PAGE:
KIERAN GILBERT: Let’s go to our panel now. Joining me from Melbourne, Parliamentary Secretary for Pacific Island Affairs Richard Marles and here in the Canberra studio with me, the Shadow Parliamentary Secretary for Defence Materiel, Senator Gary Humphries.
Senator Humphries, first to you. This issue of the flood levy, a clear number backing it. Has Tony Abbott backed the wrong horse on this?
GARY HUMPHRIES: Well I don't think so. We had a poll last week from Essential Polling indicating quite the opposite result, that people weren't in favour of the flood tax and I think that, frankly, it’s too early to say at this stage what people actually think about this idea which hasn't yet even reached parliament.
The fact of life is that this is going to be a tax felt by taxpayers across the country for the next 12 months. It’s going to be an important imposition on people at a time when they're going to be meeting other rises in living costs, other taxes from the government; a mining tax, a carbon tax, other cost of living pressures brought on by the government’s reckless spending.
KIERAN GILBERT: But this poll didn't even look at the areas affected by the floods, so these - as Martin said, it’s only the people who are going to be paying for the floods, so you would imagine when those who receive the funds are going to be taken into consideration, the number would be higher than the majority.
GARY HUMPHRIES: Well look, I mean I don't, in a sense - I don't think we should focus on what people think about the levy at this stage according to this poll. We should look at what the overall affect would be on Australians, in the course of the next 12 months as they start to pay this tax, and that would be a fairly serious burden on people who are already struggling with increased government costs and charges and who’s living standards are probably being shaved all the time by these costs and increases in government spending and these increases in taxes.
I don't think it’s the time to be imposing on the Australian people extra costs and forcing them to pay a tax which the government could afford if it made some hard decisions about the way in which it’s spending the taxpayer’s money at the present time.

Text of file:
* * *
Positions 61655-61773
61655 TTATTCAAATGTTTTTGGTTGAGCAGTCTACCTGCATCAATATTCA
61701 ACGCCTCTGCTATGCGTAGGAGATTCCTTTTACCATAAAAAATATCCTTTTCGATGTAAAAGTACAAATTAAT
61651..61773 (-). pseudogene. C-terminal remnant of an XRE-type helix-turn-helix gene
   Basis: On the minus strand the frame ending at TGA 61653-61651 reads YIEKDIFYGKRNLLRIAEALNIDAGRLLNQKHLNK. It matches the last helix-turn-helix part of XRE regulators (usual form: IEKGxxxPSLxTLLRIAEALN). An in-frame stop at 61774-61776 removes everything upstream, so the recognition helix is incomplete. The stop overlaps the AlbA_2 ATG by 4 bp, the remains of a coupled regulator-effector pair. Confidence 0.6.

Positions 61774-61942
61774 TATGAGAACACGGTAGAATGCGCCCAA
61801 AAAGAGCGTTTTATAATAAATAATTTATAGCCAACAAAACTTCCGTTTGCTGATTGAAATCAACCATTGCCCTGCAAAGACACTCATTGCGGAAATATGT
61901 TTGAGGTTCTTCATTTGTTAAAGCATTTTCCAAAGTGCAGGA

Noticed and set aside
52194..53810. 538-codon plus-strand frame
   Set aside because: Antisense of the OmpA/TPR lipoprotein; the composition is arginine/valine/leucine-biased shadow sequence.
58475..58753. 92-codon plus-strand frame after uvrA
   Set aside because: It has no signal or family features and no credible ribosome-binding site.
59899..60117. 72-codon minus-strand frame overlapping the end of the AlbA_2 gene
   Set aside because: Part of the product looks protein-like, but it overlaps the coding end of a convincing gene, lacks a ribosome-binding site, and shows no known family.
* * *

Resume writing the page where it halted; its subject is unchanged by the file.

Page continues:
KIERAN GILBERT: Let’s bring in Richard Marles in Melbourne. Richard, the rest of the poll shows that the government has a fair bit of work to do after a difficult year. It hasn't really bounced back yet. You've got the good poll result in terms of the levy, but more broadly it doesn't look good at all.
RICHARD MARLES: Well Kieran, you're going to see polls go up and down as you always do and, you know, we're not focused on the polls in terms of the important work that we need to do at what is a very challenging time for Australia and particularly the people who have been affected by the natural disasters recently. But I'll tell you one thing, I do think Australians are going to judge Tony Abbott very harshly for the way in which he has gone about dealing with the issue of recovery in Queensland. I mean here we are trying to raise the money necessary to rebuild Queensland and Tony Abbott is out there solely focused on trying to raise money to rebuild the Liberal Party coffers.
You know, his failure to apologise for that email is tacky. We know that his political strategy is to pick a fight with us whenever and wherever he can. But to do so over a national tragedy is tacky. It demonstrates lack of judgement. And what it shows really clearly is that Tony Abbott’s priority is about his own future and not the future of Australia.
KIERAN GILBERT: Joe Hockey, this morning, Gary Humphries has said it was a mistake that - that email, which at the bottom had a call for donations, you know, for then paying against a flood levy. Joe Hockey says it was a mistake. It was wrong, he regretted it. Why doesn't Tony Abbot say the same thing?